My third movie on Sunday, July 15, was a France-UK co-production called Cold Skin. It was scheduled to start at 5:10 in the Hall Theatre, and ran 107 minutes. At 7:15, across the street at the De Sève, there’d be a showing of the 1911 Italian film L’Inferno, an adaptation of the first part of Dante’s Divine Comedy. Musical accompaniment to the silent film would be provided by Maurizio Guarini of Italian prog band Goblin, well-known for providing the soundtrack to Dario Argento’s Suspiria among many other films. I figured I had a shot at getting in to see L’Inferno, but it’d depend on the length of the line-up. In the meanwhile, I was quite looking forward to Cold Skin.
Directed by Xavier Gens, the screenplay by Jesús Olmo and Eron Sheehan was based on the Catalan novel La Pell Freda by Albert Sánchez Piñol. It follows an unnamed man (David Oakes), presumably English, eventually to be known as Friend, as he travels by ship to an isolated island in the far south where he will take detailed meteorological readings. It is September 1914, and elsewhere the First World War’s begun; on the island Friend finds, there is no other human inhabitant but a surly lighthouse-keeper named Gruner (Ray Stevenson, perhaps best known for his role as Volstagg in the Thor movies). As Friend soon finds out, though, there are humanoid but non-human inhabitants: fish-creatures that come out at night and attack. Friend finds Gruner keeps a fish-woman (Aura Garrido) as a slave, but must live with him and the creature he names Aneris as, night after night, the other humanoids attack Gruner’s fortified lighthouse.
The first thing that must be said about this film is that it looks spectacular. The landscape of the island is harsh, craggy, barren, and beautiful. Friend’s cabin and Gruner’s lighthouse look lived-in and, crammed with detail, fit their period perfectly. There’s a kind of tactile 1914 that comes out of this movie, particularly the early scenes, before that external world is as it were stripped away from the humans. It’s a realisation of the era that seems to owe nothing to Merchant-Ivory or traditional period films; it’s harder-edged, unyielding. The lighting and cinematography are haunting and perfect: there’s a sense of place to the island built by the quality of sunlight, and a character to the interior scenes (and rare underwater scenes) as the light shifts.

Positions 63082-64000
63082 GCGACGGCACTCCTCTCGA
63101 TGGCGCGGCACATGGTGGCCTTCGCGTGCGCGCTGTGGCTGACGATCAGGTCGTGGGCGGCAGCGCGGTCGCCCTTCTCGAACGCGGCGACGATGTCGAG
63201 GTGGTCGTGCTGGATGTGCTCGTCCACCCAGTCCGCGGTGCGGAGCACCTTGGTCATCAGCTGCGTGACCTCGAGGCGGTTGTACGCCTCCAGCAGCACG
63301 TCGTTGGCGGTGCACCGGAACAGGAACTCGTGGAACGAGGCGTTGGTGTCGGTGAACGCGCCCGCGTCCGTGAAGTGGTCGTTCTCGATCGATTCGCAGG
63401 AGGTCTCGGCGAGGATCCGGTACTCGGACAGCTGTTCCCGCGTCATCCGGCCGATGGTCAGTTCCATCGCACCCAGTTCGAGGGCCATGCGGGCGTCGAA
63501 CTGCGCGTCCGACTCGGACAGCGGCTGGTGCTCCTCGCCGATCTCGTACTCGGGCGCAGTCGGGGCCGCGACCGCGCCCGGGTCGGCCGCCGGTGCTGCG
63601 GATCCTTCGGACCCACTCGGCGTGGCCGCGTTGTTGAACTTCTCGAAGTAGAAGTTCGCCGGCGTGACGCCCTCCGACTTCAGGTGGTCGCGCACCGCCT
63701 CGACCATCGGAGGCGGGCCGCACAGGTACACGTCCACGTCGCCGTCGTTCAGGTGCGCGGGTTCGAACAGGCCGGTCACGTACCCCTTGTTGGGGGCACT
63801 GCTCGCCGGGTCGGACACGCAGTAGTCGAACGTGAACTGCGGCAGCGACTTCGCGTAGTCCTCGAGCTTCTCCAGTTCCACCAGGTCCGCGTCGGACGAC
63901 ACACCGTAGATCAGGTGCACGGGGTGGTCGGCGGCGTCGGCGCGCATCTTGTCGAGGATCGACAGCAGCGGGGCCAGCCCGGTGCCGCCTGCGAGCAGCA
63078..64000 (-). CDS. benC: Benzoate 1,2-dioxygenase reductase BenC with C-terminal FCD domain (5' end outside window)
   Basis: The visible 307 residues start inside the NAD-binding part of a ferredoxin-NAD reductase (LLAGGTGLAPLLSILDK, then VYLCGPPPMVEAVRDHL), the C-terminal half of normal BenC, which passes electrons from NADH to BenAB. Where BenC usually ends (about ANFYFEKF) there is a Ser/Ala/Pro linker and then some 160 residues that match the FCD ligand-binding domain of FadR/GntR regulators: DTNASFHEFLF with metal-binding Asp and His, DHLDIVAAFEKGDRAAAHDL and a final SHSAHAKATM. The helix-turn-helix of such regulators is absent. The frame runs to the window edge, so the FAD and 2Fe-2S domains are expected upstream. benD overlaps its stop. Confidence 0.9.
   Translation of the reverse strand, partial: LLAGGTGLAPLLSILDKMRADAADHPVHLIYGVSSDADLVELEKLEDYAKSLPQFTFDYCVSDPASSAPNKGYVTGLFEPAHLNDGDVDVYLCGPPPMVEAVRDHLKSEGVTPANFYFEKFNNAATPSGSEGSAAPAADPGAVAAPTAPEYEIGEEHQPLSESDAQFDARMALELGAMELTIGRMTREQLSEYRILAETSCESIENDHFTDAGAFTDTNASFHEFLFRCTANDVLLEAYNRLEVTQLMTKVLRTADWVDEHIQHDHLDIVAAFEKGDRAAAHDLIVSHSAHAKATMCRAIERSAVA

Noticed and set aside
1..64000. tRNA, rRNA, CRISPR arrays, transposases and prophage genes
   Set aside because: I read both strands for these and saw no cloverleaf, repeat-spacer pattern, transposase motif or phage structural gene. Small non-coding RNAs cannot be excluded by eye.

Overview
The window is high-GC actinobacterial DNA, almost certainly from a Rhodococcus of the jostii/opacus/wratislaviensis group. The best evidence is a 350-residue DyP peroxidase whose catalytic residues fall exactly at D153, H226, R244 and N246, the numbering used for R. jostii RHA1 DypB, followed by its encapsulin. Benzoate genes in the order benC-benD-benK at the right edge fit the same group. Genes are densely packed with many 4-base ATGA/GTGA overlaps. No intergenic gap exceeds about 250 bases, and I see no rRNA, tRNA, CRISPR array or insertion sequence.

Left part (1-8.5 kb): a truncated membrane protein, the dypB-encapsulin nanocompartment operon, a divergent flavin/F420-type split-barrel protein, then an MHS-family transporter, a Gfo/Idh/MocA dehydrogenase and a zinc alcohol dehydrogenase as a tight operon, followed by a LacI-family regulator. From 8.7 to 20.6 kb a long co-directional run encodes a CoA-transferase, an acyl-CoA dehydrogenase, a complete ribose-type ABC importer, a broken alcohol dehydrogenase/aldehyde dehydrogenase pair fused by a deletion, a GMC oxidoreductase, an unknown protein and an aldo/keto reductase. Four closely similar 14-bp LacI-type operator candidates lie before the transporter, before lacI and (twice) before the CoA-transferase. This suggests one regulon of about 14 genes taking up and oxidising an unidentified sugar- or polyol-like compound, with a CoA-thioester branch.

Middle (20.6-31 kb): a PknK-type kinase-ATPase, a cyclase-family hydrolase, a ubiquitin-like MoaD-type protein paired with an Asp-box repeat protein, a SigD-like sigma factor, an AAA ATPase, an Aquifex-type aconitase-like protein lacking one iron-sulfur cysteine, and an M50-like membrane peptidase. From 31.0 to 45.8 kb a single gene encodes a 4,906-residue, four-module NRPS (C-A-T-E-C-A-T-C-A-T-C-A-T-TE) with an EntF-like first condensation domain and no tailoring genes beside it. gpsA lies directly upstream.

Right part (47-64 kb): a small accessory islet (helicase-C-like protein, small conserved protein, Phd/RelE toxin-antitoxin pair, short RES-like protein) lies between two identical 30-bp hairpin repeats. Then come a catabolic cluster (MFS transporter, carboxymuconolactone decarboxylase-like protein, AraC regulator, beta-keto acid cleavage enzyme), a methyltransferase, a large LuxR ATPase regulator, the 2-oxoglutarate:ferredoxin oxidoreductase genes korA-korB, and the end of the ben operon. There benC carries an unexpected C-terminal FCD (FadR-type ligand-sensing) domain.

The next thing that has to be said is that the acting in no way takes a back seat to the images. Oakes, Stevenson, and Garrido build complex characters and establish complex relationships among them — relationships that build and change over the course of the film. Garrido’s worth particular mention here, as her character is functionally mute yet always comprehensible. But all three capably bring out the dynamics among the characters that drive the plot, notably the tense not-quite adversarial relationship between Friend and Gruner.
That plot is probably the weakest part of the film. The movie’s paced well, quickly developing an inexorable feel. But it’s fairly simple — Friend and Gruner are under siege, fighting off attacking humanoids night after night, and while Friend wants to try to find a way to make peace Gruner wants to destroy them all. It’s a little difficult to understand how Gruner survived as long as he did, and the way he and Friend go through ammunition stretches credibility (it is mentioned that they have a store of munitions, but the sheer quantity of bullets expended feels unlikely). There’s neither more nor less on the island than what the plot demands; at one point Friend realises that there’s a store of a certain item that might resolve the siege, and that feels less like a logical outgrowth of what we’ve learned than a necessary contrivance to move the story in a certain direction.
Still, the writing’s good enough otherwise I’m inclined to ignore the straight-ahead plot. The dialogue’s lovely; speaking of his trip to the island, Friend mentions in voice-over that “the captain always treated me with the courtesy of an executioner,” and the script’s full of such bright little gems. It’s also densely allusive. As representative of European civilisation, Friend in particular brings items and recollections of his culture: copies of Inferno and Stevenson’s works are visible on his shelf, hell and sea-stories. He strikes a pose overlooking the sea like Friedrich’s Wanderer Above the Sea of Fog. He quotes Keats’ “When I have Fears That I May Cease to Be,” a sonnet on impending death. This is a literate film. It begins with the famous quote from Nietszche on gazing into the abyss and the abyss gazing back — but in a movie so deeply concerned with the ocean, ‘the abyss’ gains new meaning, such that the quotation seems to have a new life.
There are so many allusions it’s tempting to see the film as some kind of play with The Tempest, but the characters don’t align terribly well beyond Gruner as a down-at-heels Prospero. Still, if The Tempest is often read these days as a fable about colonialism, there’s no doubt that that’s what Cold Skin is, very consciously and very obviously. It’s a movie about white people coming to an island, enslaving and sexually exploiting one of the inhabitants, and going to war with the others. It’s a movie that questions the nature of civilisation — as Gruner points out, in late 1914 it’s a little hard to view Europe as civilised. But at the same time Gruner writes his name on every part of the island, claiming ownership of the natural world, establishing title to his lighthouse. As the film goes on, the idea of civilisation’s called even further into question, as both Gruner and Friend (the ostensible scientist, there on the island to impose rational measurement on the natural world) seem incapable of observing what ought to be plainly obvious. That’s not a flaw in the film; it’s perfectly clear why they can’t let themselves see a basic fact of their surroundings.